Why Jobsite Safety Needs to Be a Priority

Nobody likes having one of their employees injured on a jobsite and if it was a preventable accident, that only makes it worse. Even minor injuries can put an employee out of work for a while and if the injury is major, it could be the end of their construction career. However, while your primary concern should be for the worker, there are also ways a jobsite accident can cost your business.
Jobsite Accidents and your Company’s Bottom Line
An unexpected expense can hurt a small company anytime, but if it occurs during a difficult economic climate, it may be devastating. A jobsite accident can cause your Workers’ Compensation insurance rates to rise and if it’s large enough, you’ll almost certainly receive a visit from the Occupational and Safety Health Administration (OSHA).
OSHA may initiate an investigation and while they’re at it, they may check the jobsite for safety violations. OSHA fines can be large and if your company has had any past violations, your new fines may be astronomical and might be enough to put a small company out of business. OSHA takes worker safety very seriously and you should too. Set up a safety program and conduct safety classes on a regular basis with documentation as to who attends and what topics are discussed. Your foremen and superintendents should conduct safety inspections every time they visit a jobsite and constantly be on the lookout for violations such as:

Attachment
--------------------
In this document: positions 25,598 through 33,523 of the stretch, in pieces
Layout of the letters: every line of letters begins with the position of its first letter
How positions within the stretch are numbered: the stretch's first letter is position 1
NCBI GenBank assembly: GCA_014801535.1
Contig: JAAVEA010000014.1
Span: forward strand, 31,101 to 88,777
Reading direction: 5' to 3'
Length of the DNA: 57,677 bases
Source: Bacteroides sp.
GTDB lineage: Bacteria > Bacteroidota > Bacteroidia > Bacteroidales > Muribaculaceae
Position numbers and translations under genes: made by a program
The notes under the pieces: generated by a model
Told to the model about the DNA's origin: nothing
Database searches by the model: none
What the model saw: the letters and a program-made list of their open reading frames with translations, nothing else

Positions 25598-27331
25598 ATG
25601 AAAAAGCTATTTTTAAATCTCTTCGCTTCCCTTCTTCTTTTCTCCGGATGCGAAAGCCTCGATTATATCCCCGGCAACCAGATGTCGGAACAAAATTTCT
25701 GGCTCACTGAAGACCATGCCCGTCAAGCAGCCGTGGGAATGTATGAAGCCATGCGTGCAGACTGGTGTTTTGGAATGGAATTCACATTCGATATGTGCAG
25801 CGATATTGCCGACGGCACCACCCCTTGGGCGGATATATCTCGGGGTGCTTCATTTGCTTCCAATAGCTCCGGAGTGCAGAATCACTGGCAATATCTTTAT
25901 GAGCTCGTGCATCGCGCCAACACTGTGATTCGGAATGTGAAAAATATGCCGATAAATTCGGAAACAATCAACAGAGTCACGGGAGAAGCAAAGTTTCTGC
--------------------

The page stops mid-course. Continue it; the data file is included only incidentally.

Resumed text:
• Hardhats not worn as required
• Improper use of ladders Home Plans With Cost To Build or using damaged ladders
• Improper scaffolding being used or lack of safety rails
• Not using safety gear Application For Payment Vs Invoice while doing roof work
• Using damaged extension cords
• Using damaged power tools
• Improper footwear
• No guardrails at stairways or loft areas
This is just a small list of the many safety issues that may cause jobsite injuries and incur fines from OSHA. Make it a point to acquaint yourself and your employees with OSHA’s safety regulations as they relate to your scope of work on the jobsite and inform your workers to never work on a site or in a building they consider to be unsafe.